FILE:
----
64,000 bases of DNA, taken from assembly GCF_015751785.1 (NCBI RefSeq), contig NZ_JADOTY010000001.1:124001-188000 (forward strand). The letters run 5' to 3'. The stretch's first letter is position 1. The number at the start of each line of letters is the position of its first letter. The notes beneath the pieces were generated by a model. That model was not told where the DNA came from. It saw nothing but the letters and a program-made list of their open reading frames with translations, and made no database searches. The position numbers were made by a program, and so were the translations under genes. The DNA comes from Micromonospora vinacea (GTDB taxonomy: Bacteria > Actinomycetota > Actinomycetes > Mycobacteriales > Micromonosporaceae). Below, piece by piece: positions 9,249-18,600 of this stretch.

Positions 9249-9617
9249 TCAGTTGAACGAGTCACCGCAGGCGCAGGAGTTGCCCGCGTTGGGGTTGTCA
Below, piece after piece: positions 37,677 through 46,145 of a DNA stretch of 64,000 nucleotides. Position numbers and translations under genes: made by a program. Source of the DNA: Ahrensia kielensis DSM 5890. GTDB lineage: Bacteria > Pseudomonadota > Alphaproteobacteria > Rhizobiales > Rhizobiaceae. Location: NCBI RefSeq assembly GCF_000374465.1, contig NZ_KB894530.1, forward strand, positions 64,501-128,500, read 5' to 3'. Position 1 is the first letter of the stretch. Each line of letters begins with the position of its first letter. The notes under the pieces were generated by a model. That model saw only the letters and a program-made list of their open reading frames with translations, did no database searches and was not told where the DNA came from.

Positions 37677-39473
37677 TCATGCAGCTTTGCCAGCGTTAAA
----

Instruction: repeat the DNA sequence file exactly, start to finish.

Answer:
64,000 bases of DNA, taken from assembly GCF_015751785.1 (NCBI RefSeq), contig NZ_JADOTY010000001.1:124001-188000 (forward strand). The letters run 5' to 3'. The stretch's first letter is position 1. The number at the start of each line of letters is the position of its first letter. The notes beneath the pieces were generated by a model. That model was not told where the DNA came from. It saw nothing but the letters and a program-made list of their open reading frames with translations, and made no database searches. The position numbers were made by a program, and so were the translations under genes. The DNA comes from Micromonospora vinacea (GTDB taxonomy: Bacteria > Actinomycetota > Actinomycetes > Mycobacteriales > Micromonosporaceae). Below, piece by piece: positions 9,249-18,600 of this stretch.

Positions 9249-9617
9249 TCAGTTGAACGAGTCACCGCAGGCGCAGGAGTTGCCCGCGTTGGGGTTGTCA
Below, piece after piece: positions 37,677 through 46,145 of a DNA stretch of 64,000 nucleotides. Position numbers and translations under genes: made by a program. Source of the DNA: Ahrensia kielensis DSM 5890. GTDB lineage: Bacteria > Pseudomonadota > Alphaproteobacteria > Rhizobiales > Rhizobiaceae. Location: NCBI RefSeq assembly GCF_000374465.1, contig NZ_KB894530.1, forward strand, positions 64,501-128,500, read 5' to 3'. Position 1 is the first letter of the stretch. Each line of letters begins with the position of its first letter. The notes under the pieces were generated by a model. That model saw only the letters and a program-made list of their open reading frames with translations, did no database searches and was not told where the DNA came from.

Positions 37677-39473
37677 TCATGCAGCTTTGCCAGCGTTAAA